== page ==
How do young people learn to be happy adults, with a positive sense of well-being? Most of our youth will figure this out on their own. By the time they graduate from high school they will possess a firm grasp of both their interests and personal strengths, and will select college majors, start technical careers, or launch their own businesses in fields that capitalize on their abilities.

However, some of our youth won’t find it as easy to transition into adulthood. Rather than building their future upon the foundation of their interests and strengths, they are more likely to turn to other avenues that promise them happiness — but won’t actually lead to a sustained sense of well-being.

I have worked with vulnerable youth who lean heavily upon social comparisons to determine their relative worth as human beings. Do others go out of their way to talk to them, “friend them” on Facebook, appear with them in Snapchat and Instagram photos, or post positive comments on their social media page? Has their popularity been undercut by cyberbullies? The amount of happiness insecure youth believe they deserve as adults hinges upon how popular they think they are.

Vulnerable youth will try to change themselves from the outside in hoping that by matching their appearance and behavior to an arbitrary social standard they will be deemed to be more popular, liked and accepted by others. However, when one’s self-worth is dependent upon how one is perceived by others (or at least how one thinks one is perceived) it provides only a shaky foundation upon which to construct one’s adult life.

Advertisers want our youth to associate happiness with buying the products they are marketing. The message to young consumers is that owning the coolest and newest will bring them pleasure, impress their friends, and maybe even transform them into a more attractive person. Young people who choose this route will find themselves on an endless consumer-driven treadmill, never quite catching up with true happiness.

Driven to succeed, some young people may find themselves working long hours and postponing happiness until hired for their dream job or when they earn a major promotion. However, research indicates that employees who find ways to be happy in their present lives are actually more successful in their careers than those who postpone happiness to “work hard.” The employees who are happy in their present lives retain greater motivation and they also approach their work with more creativity. And those who postpone happiness discover that when they finally achieve their goal, their brain quickly substitutes a new goal and so any happiness they anticipated is fleeting. When we earn enough money to pay our bills and have enough left over for leisure activities, a further increase in wealth results in only modest gains in our happiness.

A popular belief in child-rearing is that children who embrace their own uniqueness and “specialness” will necessarily possess high self-esteem. Parents may try to impart this belief through overindulgence, accepting their children’s limited involvement in chores and family life, and by swooping in to rescue them when they are faced with the consequences of their poor choices.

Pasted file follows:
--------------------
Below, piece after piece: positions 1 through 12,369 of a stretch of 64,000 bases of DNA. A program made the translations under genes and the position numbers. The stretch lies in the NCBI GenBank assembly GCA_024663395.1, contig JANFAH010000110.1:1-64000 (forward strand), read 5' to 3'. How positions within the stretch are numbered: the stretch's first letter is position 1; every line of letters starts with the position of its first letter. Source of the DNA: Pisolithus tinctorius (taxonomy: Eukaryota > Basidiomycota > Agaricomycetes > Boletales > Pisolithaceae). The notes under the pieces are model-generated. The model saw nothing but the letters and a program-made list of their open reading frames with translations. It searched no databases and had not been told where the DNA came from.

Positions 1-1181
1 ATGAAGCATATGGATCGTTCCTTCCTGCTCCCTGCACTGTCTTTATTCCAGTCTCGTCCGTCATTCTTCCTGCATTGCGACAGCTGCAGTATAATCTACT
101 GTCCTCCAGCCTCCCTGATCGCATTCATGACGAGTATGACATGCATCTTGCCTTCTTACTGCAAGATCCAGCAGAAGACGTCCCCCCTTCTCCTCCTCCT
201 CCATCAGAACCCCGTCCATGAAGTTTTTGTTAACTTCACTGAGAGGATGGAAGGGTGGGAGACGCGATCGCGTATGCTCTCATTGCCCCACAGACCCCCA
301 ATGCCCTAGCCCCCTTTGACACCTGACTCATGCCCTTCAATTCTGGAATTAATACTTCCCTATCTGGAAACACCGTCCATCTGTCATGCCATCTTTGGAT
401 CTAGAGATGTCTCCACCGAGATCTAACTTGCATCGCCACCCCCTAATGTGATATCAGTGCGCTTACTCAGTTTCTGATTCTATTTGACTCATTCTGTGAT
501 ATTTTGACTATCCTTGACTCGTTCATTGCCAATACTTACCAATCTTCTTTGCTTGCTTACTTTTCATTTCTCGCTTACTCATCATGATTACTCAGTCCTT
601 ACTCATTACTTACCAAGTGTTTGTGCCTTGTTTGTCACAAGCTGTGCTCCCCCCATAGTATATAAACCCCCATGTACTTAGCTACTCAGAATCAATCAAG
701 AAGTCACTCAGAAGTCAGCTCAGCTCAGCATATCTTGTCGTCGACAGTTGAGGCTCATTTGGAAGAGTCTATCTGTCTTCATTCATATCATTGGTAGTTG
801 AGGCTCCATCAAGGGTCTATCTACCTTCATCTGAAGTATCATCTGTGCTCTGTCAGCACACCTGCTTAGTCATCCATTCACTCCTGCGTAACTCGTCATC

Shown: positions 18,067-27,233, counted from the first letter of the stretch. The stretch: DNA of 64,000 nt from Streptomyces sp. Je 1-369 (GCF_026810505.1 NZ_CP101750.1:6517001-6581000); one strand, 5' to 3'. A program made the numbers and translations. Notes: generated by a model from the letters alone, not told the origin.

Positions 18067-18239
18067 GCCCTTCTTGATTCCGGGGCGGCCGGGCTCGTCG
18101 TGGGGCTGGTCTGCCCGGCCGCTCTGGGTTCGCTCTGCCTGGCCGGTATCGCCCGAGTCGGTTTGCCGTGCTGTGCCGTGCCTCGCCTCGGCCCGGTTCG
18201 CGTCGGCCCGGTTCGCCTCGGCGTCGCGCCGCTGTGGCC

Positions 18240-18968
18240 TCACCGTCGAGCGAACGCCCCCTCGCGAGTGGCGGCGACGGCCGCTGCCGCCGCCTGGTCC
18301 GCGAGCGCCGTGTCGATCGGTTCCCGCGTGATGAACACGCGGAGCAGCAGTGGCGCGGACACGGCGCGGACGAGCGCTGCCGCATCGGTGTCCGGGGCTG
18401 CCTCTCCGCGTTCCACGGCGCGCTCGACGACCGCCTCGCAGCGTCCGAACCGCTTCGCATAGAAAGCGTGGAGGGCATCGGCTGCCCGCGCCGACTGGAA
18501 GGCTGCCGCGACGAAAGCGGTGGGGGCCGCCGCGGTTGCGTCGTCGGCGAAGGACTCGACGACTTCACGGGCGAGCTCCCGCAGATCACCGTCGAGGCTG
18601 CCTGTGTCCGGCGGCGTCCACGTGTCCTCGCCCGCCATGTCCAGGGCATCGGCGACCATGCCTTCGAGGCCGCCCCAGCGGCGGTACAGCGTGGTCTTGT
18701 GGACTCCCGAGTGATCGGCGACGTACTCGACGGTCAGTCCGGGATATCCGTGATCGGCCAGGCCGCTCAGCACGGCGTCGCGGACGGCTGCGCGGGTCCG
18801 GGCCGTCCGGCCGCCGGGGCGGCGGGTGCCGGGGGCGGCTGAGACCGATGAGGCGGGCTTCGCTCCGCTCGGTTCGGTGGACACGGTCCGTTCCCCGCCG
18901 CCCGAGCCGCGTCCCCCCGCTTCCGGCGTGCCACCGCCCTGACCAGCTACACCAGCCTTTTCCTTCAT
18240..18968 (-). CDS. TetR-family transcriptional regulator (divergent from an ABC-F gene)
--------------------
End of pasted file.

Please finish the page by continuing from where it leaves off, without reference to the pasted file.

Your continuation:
But does feeling special about themselves really help children to thrive during difficult times? What happens when teachers and employers expect dedication and hard work, want young people to demonstrate teamwork, and expect them to learn and grow from their mistakes? What happens when the rest of the world withholds the applause they have come to expect until warranted by their effort? The feeling of specialness drains away, leaving them without a solid basis for their self-worth.

A better way to achieve happiness is to start from the inside out by identifying individual strengths and talents and using them as a foundation for the future.

Researchers have identified six universal virtues: Wisdom, Courage, Humanity, Justice, Temperance, and Transcendence. Evolution has hard-wired these virtues into our biology because they promote the kind of excellence that has enabled humanity to solve the most challenging problems that threatened survival.

Twenty-four character strengths provide the psychological ingredients for displaying the six virtues. Identifying and expressing character strengths contributes to well-being and increases self-acceptance, autonomy, progress on goals, physical health, passion, and resilience.

The six virtues and the 24 character strengths that facilitate their expression are:

Wisdom: Creativity, Curiosity, Judgment, Love of Learning, Perspective. Courage: Bravery, Perseverance, Honesty, Zest. Humanity: Love, Kindness, Social Intelligence. Justice: Teamwork, Fairness, Leadership. Temperance: Forgiveness, Humility, Prudence, Self-Regulation. Transcendence: Appreciation of Beauty & Excellence, Gratitude, Hope, Humor, Spirituality.

The top seven character strengths in a person’s profile are referred to as signature strengths. Sit down with your teenager and read through the list of character strengths. The two of you can identify their signature strengths because these are the ones they find easiest and more natural to apply, they feel essential to who your teen is as an individual, and they find their use to be energizing. Your teen can also take a free online survey at viacharacter.org that will list all 24 character strengths in their profile from the strongest contributor to their well-being to the weakest.

Once your teenager knows their character strengths, they can practice applying them across all areas of life.

Mitchell L. Luftig, Ph.D. is a semi-retired clinical psychologist living in Sisters. He is the author of the Kindle book, “Six Keys to Mastering Chronic Low-Grade Depression.” For more information visit Master Chronic Depression.